Effects of appetite status and percieved satiation on portion size estimation in men
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AbstractPeople are generally unable to accurately estimate appropriate portion sizes of foods and drinks. Underestimation of food portion sizes, particularly in energy dense foods, can lead to energy over consumption. This study investigates the effects of appetite status and perceived satiation (PS) on estimation of food/drink portion sizes and accuracy of estimation based on portion size guidance schemes. In addition, the study also explores how accuracy of portion size estimates may fluctuate with food/beverage energy density. Twenty-seven male volunteers estimated portion sizes of eight foods/drinks with high, medium, low and very low energy densities in a within-subjects crossover design with four conditions: (F) fullness; (H) hunger; (FPS) fullness with PS cue; (HPS) hunger with PS cue. The independent variables were fullness, hunger, PS cue and energy density. The dependant variable was perceived portion size measured using questionnaires. Estimated portion size for all foods/drinks was significantly smaller when subjects were hungry compared with when they were full (p<0.01). Accuracy of estimation decreased under hungry conditions for all foods/drinks with respect to health professional standards (DOM UK and ADA). This was also true with reference to government standards (FSA and FDA), except for the banana. Irrespective of appetite status, portion size estimates for all foods and drinks were significantly smaller than actual portion sizes based on all four standards (p<0.001), except for the banana. Portion estimates for the banana were significantly larger (p<0.05), significantly smaller (p<0.001) or exact (p>0.05), depending on the standard used for comparison. The PS cue had no significant effect on estimation of food/drink portion sizes or accuracy of estimation according to any of the four standards. Percentage error of portion size estimates increased with increasing energy density (r= 0.36, n = 32, p<0.05), although the relationship failed to reach significance in the absence of drinks (r = 0.40, n = 24, p=0.05). Portion size estimates were greater and more accurate when subjects were full compared with when they were hungry. However, irrespective of appetite status, portion size estimates were significantly smaller than actual amounts displayed, based on standards from portion size guidance schemes. PS had no effect on estimation of portion size or accuracy of estimation. Foods of high energy densities and caloric drinks are estimated less accurately than foods of lower energy densities. In order to resolve discrepancies between consumers' perceptions of portion sizes and recommendations from governments/health professionals, creation of a portion size guidance scheme with consistent information on appropriate portion sizes is essential.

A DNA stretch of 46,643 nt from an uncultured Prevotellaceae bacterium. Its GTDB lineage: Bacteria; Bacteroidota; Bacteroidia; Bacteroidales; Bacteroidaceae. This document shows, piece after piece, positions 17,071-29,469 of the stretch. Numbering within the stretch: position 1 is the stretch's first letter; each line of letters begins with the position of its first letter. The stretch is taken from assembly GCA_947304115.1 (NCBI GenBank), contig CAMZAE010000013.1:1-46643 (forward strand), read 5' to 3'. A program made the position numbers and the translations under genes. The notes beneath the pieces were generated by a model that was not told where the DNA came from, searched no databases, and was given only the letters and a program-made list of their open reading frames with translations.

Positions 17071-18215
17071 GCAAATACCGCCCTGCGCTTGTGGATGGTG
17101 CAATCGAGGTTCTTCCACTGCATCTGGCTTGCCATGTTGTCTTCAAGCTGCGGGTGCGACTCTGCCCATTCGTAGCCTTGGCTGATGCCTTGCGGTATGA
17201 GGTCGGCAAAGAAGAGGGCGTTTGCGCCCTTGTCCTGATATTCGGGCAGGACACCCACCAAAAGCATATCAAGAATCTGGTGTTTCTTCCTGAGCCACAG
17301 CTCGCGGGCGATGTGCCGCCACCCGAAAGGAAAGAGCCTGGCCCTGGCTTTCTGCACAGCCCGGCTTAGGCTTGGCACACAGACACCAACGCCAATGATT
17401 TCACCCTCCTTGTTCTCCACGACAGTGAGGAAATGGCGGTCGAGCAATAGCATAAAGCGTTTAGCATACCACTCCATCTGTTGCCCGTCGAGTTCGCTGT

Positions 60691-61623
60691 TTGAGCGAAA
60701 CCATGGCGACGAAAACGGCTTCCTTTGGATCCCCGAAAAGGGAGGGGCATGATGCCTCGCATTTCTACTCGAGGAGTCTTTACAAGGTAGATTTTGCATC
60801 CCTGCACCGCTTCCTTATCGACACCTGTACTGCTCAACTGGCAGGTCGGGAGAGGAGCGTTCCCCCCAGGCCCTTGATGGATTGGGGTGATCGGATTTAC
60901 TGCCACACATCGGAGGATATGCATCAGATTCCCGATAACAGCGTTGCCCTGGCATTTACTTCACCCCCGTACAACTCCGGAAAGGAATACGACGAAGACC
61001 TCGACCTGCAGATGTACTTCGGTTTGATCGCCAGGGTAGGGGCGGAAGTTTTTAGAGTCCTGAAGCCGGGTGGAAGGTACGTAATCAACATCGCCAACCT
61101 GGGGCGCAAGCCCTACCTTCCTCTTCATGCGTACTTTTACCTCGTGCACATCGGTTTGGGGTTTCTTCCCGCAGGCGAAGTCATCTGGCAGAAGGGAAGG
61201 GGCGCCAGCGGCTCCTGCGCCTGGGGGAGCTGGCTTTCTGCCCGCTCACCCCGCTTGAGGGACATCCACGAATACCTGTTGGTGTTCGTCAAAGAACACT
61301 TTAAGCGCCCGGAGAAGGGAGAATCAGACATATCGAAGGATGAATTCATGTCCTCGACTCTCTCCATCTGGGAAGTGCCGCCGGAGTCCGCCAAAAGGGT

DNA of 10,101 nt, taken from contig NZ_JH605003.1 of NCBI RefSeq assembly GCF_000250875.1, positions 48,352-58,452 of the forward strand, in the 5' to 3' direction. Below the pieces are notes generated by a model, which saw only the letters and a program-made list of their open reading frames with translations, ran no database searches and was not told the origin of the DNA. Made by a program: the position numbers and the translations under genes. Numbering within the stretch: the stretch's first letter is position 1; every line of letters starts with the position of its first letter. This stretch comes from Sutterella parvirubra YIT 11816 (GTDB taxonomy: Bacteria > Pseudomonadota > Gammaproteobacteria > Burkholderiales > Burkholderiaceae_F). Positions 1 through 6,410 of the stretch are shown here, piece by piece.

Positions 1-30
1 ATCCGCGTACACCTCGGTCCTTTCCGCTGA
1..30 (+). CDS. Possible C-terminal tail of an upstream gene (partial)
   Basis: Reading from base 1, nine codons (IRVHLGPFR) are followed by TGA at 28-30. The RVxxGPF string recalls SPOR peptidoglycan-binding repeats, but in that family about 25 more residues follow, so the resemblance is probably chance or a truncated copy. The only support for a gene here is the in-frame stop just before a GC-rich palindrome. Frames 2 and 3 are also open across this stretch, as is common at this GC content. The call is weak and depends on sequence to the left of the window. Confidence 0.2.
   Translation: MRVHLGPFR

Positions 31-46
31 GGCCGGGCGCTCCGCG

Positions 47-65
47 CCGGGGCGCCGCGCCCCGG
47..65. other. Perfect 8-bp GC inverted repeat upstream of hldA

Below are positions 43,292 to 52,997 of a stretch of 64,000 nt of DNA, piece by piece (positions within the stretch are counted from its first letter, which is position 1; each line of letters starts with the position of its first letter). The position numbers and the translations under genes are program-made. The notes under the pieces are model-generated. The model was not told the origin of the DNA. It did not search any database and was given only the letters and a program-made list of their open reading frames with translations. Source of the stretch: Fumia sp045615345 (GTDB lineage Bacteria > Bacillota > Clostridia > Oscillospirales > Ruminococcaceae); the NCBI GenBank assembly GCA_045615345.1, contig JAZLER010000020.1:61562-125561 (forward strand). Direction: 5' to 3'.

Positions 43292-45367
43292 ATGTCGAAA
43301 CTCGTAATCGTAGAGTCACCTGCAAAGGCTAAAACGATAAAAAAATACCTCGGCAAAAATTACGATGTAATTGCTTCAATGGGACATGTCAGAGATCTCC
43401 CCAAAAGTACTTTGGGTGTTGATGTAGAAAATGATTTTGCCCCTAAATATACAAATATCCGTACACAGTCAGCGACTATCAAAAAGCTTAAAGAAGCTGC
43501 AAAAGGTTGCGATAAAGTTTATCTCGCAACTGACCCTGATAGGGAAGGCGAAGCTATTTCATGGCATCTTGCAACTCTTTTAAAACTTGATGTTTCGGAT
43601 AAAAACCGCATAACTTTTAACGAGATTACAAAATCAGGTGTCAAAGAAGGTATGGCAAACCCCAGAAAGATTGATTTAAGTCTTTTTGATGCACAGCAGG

PublisherUniversity of Chester
TypeThesis or dissertation
SponsorsFunded by a grant by the Faculty of Applied & Health Sciences at the University of Chester to Dr Eva Almiron-Roig.
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